"Russinovich stressed that UAC's fundamental contribution is to make it possible (in most cases) to run as standard user to protect the system and other users on the system."

    What version of Windows 7 do you have? If you have Professional or Ultimate or whatever versions have the group policies editor you can set up a software restriction policy which will increase your security even more in conjunction with an LUA. See this article for more info.

    If you have a version without the group policies editor you can still do it. Lucy and tlu posted some good info on this in a thread here, you can probably find it using the search.
     
  11. Dogbiscuit

    Dogbiscuit Guest

    The link in the post you quoted from was to an article only explaining how malware can bypass UAC. That was intentional. I thought the explanation for not using UAC in order to increase security in a standard account was obvious. Mark Russinovich's explanation below is more clear I hope.

    From Inside Windows Vista User Account Control: (Boldface emphasis is mine.)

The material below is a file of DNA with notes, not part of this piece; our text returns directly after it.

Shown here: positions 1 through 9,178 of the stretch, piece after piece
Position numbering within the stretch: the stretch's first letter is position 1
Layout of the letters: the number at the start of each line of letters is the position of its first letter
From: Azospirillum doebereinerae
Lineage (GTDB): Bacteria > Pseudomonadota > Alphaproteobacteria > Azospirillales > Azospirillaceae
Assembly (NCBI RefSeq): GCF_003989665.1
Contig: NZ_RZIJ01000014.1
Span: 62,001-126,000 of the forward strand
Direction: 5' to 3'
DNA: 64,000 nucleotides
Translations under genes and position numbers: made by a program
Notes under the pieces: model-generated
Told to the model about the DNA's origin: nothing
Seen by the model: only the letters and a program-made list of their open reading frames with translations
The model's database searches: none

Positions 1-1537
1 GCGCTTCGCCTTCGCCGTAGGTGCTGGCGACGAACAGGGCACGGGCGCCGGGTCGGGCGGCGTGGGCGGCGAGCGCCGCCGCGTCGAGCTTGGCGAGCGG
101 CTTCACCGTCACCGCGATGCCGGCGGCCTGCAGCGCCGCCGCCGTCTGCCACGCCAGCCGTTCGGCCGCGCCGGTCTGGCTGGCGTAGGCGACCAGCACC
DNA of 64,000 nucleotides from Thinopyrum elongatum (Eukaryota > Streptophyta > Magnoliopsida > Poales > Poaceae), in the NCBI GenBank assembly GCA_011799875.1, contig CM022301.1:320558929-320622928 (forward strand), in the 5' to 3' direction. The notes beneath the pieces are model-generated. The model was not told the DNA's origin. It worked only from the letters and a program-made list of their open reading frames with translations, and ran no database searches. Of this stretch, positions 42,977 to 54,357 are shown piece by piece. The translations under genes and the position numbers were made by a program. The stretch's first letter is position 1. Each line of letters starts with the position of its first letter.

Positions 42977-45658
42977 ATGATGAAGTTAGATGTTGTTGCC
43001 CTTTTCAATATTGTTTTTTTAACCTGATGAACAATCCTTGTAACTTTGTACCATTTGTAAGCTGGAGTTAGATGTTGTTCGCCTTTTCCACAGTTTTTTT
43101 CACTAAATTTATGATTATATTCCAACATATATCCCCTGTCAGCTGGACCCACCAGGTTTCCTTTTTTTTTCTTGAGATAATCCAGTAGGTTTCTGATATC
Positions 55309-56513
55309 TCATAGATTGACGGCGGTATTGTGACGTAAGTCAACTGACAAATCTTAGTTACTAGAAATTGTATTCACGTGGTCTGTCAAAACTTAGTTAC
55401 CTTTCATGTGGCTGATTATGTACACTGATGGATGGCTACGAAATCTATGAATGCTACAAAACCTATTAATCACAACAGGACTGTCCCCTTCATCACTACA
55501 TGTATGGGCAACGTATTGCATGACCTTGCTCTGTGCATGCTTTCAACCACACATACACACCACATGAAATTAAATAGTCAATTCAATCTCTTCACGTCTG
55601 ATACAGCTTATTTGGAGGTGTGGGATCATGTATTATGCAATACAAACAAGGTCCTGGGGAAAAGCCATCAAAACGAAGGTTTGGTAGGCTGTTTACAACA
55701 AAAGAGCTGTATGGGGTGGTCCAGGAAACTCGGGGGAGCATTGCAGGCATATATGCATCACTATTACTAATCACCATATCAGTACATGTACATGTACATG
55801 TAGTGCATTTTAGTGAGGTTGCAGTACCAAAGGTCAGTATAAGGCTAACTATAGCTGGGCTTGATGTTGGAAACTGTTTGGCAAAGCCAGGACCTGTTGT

See also Security Features vs. Convenience. (Jim Allchin's similar advice is in the last few paragraphs.)
     
    Last edited by a moderator: Nov 13, 2009
  12. floepie

    floepie Registered Member

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    Huh. I must have glossed over that part. I haven't before come accross anything which would suggest performing admin tasks logged on as an admin would be any more secure than performing those same tasks logged on a limited user with elevated rights. The malware referred to in the article that could live in the user environment and which could elevate itself by bypassing any UAC barrier could just as easily do the same (perhaps easier?) in the admin environment.